He said the bill was a lobbyist request from the group Oklahomans for Life, but he would not name people who had sought the bill.
Oklahoma already has some of the strictest regulations on the books when it comes to abortions. Only three clinics in the state perform abortions, and the abortion rate in Oklahoma is lower than the national average, according to data released by the U.S. Census Bureau.
In 2008, about 10 out of every 1,000 women had an abortion in Oklahoma, lower than the national average of almost 20 abortions per 1,000 women.
“What would I do in the situation where one of my daughters found themselves with an unwanted pregnancy?” Crain said. “I would hope that my children would say, ‘Dad, I choose life. ... I would like to raise this child or I can't raise this child but I would like to bring this child into the world and then that child could be adopted.'”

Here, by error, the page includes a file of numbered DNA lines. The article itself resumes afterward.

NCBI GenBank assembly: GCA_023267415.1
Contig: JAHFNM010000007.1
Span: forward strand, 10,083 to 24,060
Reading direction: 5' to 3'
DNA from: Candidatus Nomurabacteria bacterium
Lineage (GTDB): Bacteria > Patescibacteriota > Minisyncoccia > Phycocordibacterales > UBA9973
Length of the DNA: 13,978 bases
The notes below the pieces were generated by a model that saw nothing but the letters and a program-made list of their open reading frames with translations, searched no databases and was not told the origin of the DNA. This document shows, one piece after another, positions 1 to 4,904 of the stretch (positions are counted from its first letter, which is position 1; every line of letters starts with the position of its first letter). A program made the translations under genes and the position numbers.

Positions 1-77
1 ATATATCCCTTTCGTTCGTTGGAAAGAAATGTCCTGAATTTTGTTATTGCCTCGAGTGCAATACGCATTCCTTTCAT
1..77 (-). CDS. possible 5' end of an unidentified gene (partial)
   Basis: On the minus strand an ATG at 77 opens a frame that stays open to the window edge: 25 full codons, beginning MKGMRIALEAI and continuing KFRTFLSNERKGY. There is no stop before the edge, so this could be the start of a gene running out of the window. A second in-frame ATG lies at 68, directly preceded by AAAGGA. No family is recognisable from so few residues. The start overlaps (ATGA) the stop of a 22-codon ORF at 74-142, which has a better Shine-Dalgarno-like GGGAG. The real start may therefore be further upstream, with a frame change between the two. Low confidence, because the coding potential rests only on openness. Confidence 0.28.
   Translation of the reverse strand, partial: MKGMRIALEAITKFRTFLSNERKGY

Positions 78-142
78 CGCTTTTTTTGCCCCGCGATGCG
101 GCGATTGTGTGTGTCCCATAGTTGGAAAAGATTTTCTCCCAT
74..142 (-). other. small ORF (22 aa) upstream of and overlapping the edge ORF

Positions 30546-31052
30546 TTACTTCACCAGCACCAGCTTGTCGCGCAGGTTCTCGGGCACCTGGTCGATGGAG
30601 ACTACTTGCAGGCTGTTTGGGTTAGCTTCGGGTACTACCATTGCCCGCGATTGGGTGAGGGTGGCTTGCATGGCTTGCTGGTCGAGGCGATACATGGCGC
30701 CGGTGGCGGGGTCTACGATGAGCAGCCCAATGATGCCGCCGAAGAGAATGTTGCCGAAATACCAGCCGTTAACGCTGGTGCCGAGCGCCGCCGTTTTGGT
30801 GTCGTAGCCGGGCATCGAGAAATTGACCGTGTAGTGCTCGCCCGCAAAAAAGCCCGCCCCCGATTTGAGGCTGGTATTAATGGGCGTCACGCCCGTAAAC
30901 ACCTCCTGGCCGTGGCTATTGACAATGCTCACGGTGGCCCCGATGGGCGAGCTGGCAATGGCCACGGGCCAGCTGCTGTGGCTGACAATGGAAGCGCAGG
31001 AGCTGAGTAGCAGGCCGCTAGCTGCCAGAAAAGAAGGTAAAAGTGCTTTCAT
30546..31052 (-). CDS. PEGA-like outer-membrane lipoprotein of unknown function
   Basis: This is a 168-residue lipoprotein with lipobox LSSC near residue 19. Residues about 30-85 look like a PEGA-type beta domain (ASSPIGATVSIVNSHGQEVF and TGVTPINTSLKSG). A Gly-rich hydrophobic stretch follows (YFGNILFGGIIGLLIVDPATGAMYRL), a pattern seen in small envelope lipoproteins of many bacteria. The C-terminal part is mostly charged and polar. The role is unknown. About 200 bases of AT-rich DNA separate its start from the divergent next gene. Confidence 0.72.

Sen. Jim Wilson, D-Tahlequah, made a plea for the men of the Senate not to take that choice away from women.
“We say we're pro-life out here, but we don't do anything to limit pregnancies,” Wilson said. “We could do medically accurate sex education, but we choose not to do that. We could make birth control more available, but we choose not to do that.”
The bill, now headed to the House, is one of several the Legislature will consider that deals with abortion. SB 1274 requires that women listen to the heartbeat of a fetus before having an abortion.
House Joint Resolution 1067 would make the personhood issue a vote of the people.